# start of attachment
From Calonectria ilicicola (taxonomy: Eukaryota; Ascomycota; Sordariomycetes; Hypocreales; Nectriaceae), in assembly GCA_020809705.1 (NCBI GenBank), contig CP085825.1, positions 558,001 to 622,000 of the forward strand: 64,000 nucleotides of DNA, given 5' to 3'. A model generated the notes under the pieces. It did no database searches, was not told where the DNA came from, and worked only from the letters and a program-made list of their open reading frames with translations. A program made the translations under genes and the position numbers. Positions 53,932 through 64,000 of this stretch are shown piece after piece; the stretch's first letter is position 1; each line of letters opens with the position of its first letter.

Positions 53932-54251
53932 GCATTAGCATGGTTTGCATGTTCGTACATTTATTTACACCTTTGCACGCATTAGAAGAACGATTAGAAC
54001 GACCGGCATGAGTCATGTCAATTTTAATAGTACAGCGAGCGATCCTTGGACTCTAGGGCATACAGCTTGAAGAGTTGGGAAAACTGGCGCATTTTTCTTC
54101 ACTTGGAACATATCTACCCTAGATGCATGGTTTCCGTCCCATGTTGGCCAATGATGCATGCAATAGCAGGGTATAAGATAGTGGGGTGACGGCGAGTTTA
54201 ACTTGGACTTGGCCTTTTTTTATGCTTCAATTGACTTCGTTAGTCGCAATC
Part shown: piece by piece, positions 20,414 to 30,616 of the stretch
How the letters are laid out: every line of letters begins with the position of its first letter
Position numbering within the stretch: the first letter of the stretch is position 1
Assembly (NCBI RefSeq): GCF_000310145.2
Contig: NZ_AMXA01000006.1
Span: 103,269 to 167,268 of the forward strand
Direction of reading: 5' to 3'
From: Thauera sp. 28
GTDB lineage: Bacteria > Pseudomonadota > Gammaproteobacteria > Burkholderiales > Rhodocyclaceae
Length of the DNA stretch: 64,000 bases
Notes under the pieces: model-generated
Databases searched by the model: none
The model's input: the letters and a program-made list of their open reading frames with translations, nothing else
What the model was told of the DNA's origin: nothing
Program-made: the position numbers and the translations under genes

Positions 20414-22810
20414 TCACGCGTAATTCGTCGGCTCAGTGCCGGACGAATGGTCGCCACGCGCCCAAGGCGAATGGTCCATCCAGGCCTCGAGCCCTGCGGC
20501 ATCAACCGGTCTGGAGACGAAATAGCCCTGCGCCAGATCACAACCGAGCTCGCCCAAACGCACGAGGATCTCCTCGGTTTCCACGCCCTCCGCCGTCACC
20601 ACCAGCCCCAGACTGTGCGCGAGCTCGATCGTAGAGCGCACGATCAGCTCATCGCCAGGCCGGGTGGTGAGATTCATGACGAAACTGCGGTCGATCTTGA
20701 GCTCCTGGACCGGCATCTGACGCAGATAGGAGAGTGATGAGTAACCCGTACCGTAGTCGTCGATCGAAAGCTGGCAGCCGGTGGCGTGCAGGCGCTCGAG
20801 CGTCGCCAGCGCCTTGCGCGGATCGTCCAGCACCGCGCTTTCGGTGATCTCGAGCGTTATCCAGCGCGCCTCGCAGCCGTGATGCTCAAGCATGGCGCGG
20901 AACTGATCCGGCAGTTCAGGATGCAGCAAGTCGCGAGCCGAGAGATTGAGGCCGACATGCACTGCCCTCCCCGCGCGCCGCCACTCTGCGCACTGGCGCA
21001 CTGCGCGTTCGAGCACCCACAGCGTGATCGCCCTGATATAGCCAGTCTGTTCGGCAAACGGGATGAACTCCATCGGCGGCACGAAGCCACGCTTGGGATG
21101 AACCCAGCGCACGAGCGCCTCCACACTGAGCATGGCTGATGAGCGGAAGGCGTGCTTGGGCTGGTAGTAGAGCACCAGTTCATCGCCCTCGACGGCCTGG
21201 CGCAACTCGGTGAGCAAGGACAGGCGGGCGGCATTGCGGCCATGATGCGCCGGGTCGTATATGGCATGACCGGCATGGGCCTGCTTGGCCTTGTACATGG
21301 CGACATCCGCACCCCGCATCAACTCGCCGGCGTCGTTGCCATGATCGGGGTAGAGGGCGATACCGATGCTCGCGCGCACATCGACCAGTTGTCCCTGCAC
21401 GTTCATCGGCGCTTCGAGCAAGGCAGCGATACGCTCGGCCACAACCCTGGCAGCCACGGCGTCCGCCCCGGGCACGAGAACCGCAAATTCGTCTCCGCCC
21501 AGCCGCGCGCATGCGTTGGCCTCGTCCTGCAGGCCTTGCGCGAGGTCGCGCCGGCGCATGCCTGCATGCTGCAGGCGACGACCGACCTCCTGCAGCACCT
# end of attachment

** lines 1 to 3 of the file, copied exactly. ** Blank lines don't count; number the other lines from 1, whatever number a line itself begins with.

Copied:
From Calonectria ilicicola (taxonomy: Eukaryota; Ascomycota; Sordariomycetes; Hypocreales; Nectriaceae), in assembly GCA_020809705.1 (NCBI GenBank), contig CP085825.1, positions 558,001 to 622,000 of the forward strand: 64,000 nucleotides of DNA, given 5' to 3'. A model generated the notes under the pieces. It did no database searches, was not told where the DNA came from, and worked only from the letters and a program-made list of their open reading frames with translations. A program made the translations under genes and the position numbers. Positions 53,932 through 64,000 of this stretch are shown piece after piece; the stretch's first letter is position 1; each line of letters opens with the position of its first letter.

Positions 53932-54251
53932 GCATTAGCATGGTTTGCATGTTCGTACATTTATTTACACCTTTGCACGCATTAGAAGAACGATTAGAAC